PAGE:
June 17 @ 10AM: Voter Registration And Canvassing With You Can Vote (Cary)
June 20 @ 12PM: Conversation With Prof. Neil Siegel On The Trump Crises (Durham)


The most shameful thing in the NC Senate’s budget

We could give you volumes of very shortsighted decisions made by the Senate when they adopted their budget plan. This commentary by Cris Fitzsimon highlights just one of them: the over 5004-year-olds eligible for the state’s pre-K program.

Read the full article on the NC Policy Watch website.

North Carolinians Against Gun Violence (NCGV) need you to call your representative

Last week North Carolinians Against Gun Violence (NCGV) was able to spread the good news that the dangerous gun bills were not passed before the crossover deadline because of your calls and emails. 

We also warned of parliamentary procedures that could revive the bills. Based on Speaker Moore’s press statement after crossover, it appears that he is considering using some of those procedures to pass reckless gun bills that could:

  • Allow guns on campus, even in areas with children such as daycares, early learning colleges, and hospitals
  • Eliminate our life saving background check on private sales of handguns (the pistol purchase permitting system)
  • Eliminate our concealed weapons permitting system

We can not stand for any of these provisions to be passed!

This is where you come in. Call your representative today to demonstrate that North Carolinians want to protect children and the public. Find out who represents you here.

Here is a sample message to use: “I am a constituent and I oppose carrying guns on campuses, eliminating the pistol purchase permitting system and eliminating the concealed carry weapons permitting system.  I hope that the representative will oppose these dangerous measures and advocate for common sense gun reform.  Thank you.”

After you make this important call, please pass this alert on to 5 friends and let us know how your call went –

Together we can stand up for common sense gun reform,
Becky and the rest of the NCGV team


Assessing the Supreme Court’s gerrymandering decision

The following is an excellent summary of the Supreme Court ruling regarding gerrymandered congressional districts 1 and 2.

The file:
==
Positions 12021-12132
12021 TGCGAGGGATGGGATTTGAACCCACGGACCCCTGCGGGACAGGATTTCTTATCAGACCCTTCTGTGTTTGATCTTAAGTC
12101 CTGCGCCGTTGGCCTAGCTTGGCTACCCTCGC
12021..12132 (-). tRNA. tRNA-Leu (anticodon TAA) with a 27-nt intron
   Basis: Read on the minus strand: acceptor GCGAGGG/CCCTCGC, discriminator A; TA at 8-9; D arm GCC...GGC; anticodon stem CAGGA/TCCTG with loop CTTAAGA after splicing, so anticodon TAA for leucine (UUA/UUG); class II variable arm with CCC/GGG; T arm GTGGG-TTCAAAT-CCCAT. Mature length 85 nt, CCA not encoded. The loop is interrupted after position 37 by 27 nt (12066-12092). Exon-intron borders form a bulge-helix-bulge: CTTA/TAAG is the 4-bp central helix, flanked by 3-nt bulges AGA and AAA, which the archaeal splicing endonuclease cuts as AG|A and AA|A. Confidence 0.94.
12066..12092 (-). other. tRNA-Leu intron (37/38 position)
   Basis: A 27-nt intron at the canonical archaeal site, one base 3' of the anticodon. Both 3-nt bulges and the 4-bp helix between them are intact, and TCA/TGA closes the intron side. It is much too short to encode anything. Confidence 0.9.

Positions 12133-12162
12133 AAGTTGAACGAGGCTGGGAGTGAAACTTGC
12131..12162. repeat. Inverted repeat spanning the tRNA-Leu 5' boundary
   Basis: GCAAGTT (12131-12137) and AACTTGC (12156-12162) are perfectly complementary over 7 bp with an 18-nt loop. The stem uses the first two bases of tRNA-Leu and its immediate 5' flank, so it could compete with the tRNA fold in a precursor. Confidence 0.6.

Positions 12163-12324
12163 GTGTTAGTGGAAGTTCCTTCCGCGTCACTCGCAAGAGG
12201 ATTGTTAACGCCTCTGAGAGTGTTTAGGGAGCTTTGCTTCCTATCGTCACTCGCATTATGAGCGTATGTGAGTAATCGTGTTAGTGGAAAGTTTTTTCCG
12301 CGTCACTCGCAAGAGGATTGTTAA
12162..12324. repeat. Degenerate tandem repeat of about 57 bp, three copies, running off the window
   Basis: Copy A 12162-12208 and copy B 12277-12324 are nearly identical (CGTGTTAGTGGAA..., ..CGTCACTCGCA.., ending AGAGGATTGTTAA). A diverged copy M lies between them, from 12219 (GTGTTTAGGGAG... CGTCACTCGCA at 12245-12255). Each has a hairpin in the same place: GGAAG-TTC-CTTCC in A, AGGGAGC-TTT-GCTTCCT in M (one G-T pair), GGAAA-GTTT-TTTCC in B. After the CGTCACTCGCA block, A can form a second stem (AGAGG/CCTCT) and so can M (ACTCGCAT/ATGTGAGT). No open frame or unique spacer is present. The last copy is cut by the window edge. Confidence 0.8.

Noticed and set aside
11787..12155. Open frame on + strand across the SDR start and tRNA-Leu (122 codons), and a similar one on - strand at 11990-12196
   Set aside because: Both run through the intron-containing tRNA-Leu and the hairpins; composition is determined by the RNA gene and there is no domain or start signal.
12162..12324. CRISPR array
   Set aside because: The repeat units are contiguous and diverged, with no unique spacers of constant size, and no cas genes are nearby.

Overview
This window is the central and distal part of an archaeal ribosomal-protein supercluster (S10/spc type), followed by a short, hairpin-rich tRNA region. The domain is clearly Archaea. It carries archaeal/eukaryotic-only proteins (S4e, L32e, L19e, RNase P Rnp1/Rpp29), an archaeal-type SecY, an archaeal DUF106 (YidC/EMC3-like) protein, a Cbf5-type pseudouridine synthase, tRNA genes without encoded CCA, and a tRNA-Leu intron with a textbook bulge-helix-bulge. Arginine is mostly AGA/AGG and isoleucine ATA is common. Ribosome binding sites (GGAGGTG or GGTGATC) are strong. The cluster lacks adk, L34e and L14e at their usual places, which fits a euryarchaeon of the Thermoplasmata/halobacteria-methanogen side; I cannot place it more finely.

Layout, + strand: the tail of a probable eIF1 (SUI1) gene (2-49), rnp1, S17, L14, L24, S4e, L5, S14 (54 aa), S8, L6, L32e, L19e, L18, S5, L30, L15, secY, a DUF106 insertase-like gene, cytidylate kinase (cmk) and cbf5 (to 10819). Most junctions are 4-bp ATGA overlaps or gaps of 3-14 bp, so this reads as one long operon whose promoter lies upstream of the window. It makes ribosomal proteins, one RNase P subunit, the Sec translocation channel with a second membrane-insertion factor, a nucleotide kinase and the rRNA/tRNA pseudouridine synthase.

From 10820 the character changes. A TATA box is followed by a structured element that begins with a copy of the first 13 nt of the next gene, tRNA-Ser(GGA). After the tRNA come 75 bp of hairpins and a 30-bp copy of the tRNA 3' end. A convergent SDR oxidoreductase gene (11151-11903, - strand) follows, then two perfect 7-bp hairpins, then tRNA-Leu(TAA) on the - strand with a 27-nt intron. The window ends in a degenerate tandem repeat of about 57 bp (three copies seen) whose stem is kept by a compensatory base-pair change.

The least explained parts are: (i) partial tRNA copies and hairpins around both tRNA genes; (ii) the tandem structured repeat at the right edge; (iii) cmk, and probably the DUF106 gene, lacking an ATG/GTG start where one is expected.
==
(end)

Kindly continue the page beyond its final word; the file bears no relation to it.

The U.S. Supreme Court ruled Monday that the North Carolina GOP drew unconstitutionally racially gerrymandered congressional districts, but what does it mean and where do lawmakers go from here?
You can find the full article on the NC Policy Watch website.

NC Senator Jeff Jackson: “Two Minute Town Halls”

Last week I (David Bland) had the pleasure of meeting Jeff Jackson, a senator from Mecklenburg County. He is one of the most impressive individuals I have had the pleasure of getting to know. I can guarantee you that you will continue seeing him as a major force in Democratic politics in the years to come. The following video is an excellent synopsis of what gerrymandering really means. I urge you to watch it and get on his mailing list to see his upcoming videos.


100 Words from Jeff

At 9:30 a.m. tomorrow morning I’m posting a video on social media, but I want to give you the first look.

We’re starting a series called “Two Minute Town Halls” that give short, fact-intensive summaries about specific issues affecting our state in a way that is (hopefully) easy and enjoyable to watch.

The first one is on gerrymandering (of course…).

How’d we do? And what should our next topic be?



Here’s Our Video



Big News on Gerrymandering

Yesterday, the U.S. Supreme Court ruled that North Carolina’s 2011 congressional map was unlawfully racially gerrymandered.  The effect of the ruling is to uphold the new congressional districts that were drawn last year as a result of a similar ruling by a lower court, so this won’t produce new districts.  However, it’s a positive sign for the direction the court is headed on gerrymandering.  We’re still waiting to hear from them about if/when our General Assembly will get new districts.

As Always

Please be in touch anytime just by hitting Reply.  I try to answer all emails within 24 hours.

P.O. Box 18515, Charlotte, NC, 28218
Paid for by Jeff Jackson for NC Senate